Is Your HOA Prepared for Calamities and Other Emergencies?

Have you wondered how your HOA finances the construction of the playground, replacement of the pool pump, painting of community structure, and other projects? Unknown to many, your HOA has two funds—the operating fund and the reserve fund. The former takes care of the daily expenses, while the latter serves as the community association’s savings account. 

The reserve fund is your community’s emergency fund and helps the association cover the expenses of extensive projects that the operating fund cannot address. The reserve fund takes care of the cost of clubhouse repairs, HVAC unit replacement, and other significant expenses and is also used to pay for the cost of litigation and reimburse dues increases.

Your HOAs should regularly save for the future to keep your community association financially healthy. However, this is easier said than done, which is why many entities offer HOA budgeting services. You can learn more about HOA finances by reading this article.

How HOA Financing Works

The association’s funds should be in two banks, a smaller one and a bigger one. The funds of the smaller bank can be readily withdrawn, but those in the big bank cannot be accessed easily.  

Experts offering HOA budgeting services say that this should be the case because this system forces the association to save funds. Withdrawals are only possible if the association’s finance committee has agreed. 

The HOA uses the interest on these funds to pay the association’s monthly expenses. The operating fund shoulders the monthly costs. HOA budgets set aside monies specifically for these expenses.

Know the Reserve Funds of an HOA

According to firms that offer HOA budgeting services, HOAs should not hold less than two months of operating expenses. If the HOA is in an area that requires frequent repairs or renovations, the association’s savings should be even more significant. Also, associations that have expensive infrastructure should set aside more than necessary.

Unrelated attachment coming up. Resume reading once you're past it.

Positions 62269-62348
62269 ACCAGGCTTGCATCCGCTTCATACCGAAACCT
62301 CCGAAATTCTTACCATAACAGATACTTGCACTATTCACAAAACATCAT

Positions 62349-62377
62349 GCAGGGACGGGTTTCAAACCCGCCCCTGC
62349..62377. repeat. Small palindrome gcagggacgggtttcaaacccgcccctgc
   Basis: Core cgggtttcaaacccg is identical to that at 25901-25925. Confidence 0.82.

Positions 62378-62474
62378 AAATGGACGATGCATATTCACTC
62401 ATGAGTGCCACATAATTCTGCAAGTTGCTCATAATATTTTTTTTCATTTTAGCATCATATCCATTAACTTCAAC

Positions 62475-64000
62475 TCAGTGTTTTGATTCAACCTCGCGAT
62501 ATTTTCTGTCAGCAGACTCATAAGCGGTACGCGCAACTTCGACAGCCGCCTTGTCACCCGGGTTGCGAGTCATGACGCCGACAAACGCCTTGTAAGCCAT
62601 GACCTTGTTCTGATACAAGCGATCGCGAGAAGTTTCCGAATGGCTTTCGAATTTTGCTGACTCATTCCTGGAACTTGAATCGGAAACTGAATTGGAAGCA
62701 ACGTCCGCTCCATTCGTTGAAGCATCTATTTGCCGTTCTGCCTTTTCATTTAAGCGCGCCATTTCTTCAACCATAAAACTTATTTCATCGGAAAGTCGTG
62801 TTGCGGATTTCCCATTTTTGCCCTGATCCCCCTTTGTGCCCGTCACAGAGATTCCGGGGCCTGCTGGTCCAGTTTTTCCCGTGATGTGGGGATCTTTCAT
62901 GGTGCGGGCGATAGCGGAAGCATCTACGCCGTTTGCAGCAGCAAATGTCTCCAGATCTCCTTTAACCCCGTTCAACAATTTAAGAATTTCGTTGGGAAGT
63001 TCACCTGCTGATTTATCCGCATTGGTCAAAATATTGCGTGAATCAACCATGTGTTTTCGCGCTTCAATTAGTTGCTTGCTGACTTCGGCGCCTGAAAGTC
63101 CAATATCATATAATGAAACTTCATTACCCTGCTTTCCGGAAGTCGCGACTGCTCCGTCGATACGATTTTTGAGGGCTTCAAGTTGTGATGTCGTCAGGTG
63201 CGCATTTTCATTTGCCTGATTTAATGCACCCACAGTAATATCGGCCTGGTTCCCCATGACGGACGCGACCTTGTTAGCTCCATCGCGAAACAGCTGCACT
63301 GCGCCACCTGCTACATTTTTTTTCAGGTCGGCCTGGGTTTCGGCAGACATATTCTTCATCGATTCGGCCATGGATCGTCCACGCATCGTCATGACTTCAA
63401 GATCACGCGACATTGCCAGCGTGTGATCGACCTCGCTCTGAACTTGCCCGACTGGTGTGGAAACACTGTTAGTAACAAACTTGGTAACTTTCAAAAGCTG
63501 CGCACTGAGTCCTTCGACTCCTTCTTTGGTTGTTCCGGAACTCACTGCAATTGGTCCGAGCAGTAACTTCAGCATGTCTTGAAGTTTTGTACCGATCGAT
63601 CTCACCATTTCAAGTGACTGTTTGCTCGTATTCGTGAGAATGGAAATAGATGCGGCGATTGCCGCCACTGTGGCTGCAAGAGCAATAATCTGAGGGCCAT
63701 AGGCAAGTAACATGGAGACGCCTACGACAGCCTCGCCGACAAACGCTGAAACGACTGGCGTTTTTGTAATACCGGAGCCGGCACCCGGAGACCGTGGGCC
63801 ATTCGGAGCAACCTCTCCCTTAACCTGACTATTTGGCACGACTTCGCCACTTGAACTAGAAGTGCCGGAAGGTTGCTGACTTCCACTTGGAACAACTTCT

The reserve funds should be contingent on the money that can be accessed. The association should not use these funds for purposes other than the intended ones.

Experts say that the HOA should dip into the reserve fund only if there are no other options. They recommend that HOAs allocate enough funds to their operating expenses to avoid using the reserve. 

Having an Underfunded HOA Reserve

There is no need to worry about underfunded reserves in an ideal setting. If the association’s reserve is underfunded, it is essential to go back to the drawing board. 

According to the professionals offering HOA budgeting services, the association can look for other ways to raise funds. For example, it can hold fundraisers or increase the dues collected from its members.

If neither of these things is possible, the association may have to sell assets, as this is one of the ways to fill in a deficit. However, selling assets is not ideal as this may negatively affect the association’s property values. The association can also cut costs. It may mean that it has to reduce the number of employees at that.


HOA budgeting services are crucial to associations because they help them manage their finances properly. They also ensure that the associations do not overspend or overborrow, protecting them from problems in the long run.

If you want to ensure that your association has enough reserve funds, you should talk to California Builder Services. We offer HOA budgeting services and other consulting assistance. Contact us now for more information!

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